Nevertheless, the Centers for Disease Control and Prevention (CDC) said in August that Title 42 would remain in effect indefinitely. Mayorkas, in an interview with Yahoo! News from October, shifted the blame for the policy’s enforcement onto the CDC, saying it was not an “immigration policy” but a “public health imperative.”

To restart the Remain in Mexico program, the Justice Department has assigned 22 immigration judges to ensure processing within the 180-day timeline especially for single adult migrants, according to one official. Temporary “tent courts” have already been constructed in Brownsville and Laredo but will not begin deportation proceedings until next Monday.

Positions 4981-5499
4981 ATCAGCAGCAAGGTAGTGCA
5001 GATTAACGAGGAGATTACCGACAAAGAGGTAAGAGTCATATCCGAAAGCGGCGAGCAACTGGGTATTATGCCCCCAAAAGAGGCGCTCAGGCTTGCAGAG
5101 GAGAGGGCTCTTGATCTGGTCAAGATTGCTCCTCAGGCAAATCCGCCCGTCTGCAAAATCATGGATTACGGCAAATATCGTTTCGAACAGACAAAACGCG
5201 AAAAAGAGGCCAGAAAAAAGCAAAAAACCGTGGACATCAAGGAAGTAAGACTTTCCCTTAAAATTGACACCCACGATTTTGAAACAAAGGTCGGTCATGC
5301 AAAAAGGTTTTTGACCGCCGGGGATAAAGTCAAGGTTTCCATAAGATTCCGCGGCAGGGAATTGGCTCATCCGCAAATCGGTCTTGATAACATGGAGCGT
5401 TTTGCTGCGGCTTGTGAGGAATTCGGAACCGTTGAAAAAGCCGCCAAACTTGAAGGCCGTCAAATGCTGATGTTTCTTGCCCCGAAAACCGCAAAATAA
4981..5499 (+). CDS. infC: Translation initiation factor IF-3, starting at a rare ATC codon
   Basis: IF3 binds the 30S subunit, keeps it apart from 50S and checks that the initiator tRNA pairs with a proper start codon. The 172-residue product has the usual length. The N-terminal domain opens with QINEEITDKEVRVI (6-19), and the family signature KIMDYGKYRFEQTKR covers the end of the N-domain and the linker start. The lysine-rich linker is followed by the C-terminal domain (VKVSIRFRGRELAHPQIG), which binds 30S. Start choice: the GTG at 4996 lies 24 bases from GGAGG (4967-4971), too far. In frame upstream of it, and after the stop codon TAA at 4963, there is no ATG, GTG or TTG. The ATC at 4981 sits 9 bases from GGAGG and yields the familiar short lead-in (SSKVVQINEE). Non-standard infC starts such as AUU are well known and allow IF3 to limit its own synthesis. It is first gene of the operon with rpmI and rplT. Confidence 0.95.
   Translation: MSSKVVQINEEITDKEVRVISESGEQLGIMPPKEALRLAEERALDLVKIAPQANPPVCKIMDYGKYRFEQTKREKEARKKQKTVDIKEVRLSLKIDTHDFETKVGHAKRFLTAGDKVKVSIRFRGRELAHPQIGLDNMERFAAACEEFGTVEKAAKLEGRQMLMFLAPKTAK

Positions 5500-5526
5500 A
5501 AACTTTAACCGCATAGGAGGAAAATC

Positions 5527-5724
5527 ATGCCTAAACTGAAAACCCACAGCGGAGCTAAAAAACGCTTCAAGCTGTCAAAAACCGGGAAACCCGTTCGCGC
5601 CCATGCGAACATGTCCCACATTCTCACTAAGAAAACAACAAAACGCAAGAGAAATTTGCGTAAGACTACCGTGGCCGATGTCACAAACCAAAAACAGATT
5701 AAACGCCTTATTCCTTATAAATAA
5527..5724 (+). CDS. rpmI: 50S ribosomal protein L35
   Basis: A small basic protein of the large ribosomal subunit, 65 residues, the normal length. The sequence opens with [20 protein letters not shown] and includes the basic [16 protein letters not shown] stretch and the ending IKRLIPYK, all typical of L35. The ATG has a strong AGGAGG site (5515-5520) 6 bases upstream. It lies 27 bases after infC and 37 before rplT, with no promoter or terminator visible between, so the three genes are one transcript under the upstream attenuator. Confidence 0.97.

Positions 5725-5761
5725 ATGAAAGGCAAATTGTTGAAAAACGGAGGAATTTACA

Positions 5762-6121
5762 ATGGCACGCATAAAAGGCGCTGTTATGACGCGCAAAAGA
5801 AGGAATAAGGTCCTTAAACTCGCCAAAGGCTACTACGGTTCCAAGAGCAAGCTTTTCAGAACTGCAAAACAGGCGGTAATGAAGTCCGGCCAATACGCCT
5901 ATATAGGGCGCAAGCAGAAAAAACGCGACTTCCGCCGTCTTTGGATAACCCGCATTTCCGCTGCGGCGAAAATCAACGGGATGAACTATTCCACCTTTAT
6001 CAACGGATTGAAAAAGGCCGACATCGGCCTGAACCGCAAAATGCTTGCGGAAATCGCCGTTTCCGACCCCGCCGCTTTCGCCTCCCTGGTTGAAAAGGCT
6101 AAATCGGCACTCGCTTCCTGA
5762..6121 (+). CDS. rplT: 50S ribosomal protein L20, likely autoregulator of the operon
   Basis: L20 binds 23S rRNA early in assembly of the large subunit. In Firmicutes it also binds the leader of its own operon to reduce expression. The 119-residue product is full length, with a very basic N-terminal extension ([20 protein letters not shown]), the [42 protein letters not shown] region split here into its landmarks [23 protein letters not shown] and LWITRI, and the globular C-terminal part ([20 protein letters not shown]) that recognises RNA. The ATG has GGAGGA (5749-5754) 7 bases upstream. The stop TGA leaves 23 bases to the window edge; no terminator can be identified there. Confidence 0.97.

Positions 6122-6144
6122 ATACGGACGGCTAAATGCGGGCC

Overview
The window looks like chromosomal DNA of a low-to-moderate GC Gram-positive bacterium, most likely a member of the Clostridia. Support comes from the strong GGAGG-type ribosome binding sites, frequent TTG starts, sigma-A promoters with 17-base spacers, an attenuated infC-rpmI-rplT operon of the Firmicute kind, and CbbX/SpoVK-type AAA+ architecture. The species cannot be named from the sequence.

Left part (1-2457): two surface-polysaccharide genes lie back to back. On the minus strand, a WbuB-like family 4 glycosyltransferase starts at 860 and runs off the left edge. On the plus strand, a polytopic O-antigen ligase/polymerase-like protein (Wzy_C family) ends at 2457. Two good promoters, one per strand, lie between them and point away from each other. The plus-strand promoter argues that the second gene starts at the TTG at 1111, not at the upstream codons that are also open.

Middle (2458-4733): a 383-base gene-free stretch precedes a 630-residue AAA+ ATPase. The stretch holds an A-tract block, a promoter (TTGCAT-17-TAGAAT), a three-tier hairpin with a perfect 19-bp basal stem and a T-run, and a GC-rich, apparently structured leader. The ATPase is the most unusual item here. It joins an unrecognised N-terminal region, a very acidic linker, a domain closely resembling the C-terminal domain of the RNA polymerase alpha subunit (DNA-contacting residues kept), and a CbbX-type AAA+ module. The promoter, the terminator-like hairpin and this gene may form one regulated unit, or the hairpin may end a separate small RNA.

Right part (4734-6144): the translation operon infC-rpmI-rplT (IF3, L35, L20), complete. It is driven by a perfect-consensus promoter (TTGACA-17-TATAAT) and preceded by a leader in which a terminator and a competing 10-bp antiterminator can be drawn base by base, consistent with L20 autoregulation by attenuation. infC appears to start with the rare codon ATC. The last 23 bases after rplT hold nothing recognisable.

Mexico has stated it will accept asylum seekers from Spanish-speaking countries only, but a White House official said that migrants from “all Western Hemisphere nations” would be eligible for return. Presumably, this is meant to ensure that the recent influx of Haitian refugees along the southern US border will be quickly deported as well.

Mexico is experiencing a surge of asylum applications, totaling more than 123,187 applicants by the end of last month, 75 percent more than in 2019, the last record high. The Biden administration is detaining a record number of immigrants as well, with more than 1.7 million migrants in custody along the Mexican border, a record high. Thursday’s announcement of the MPP’s resumption must be seen in this context.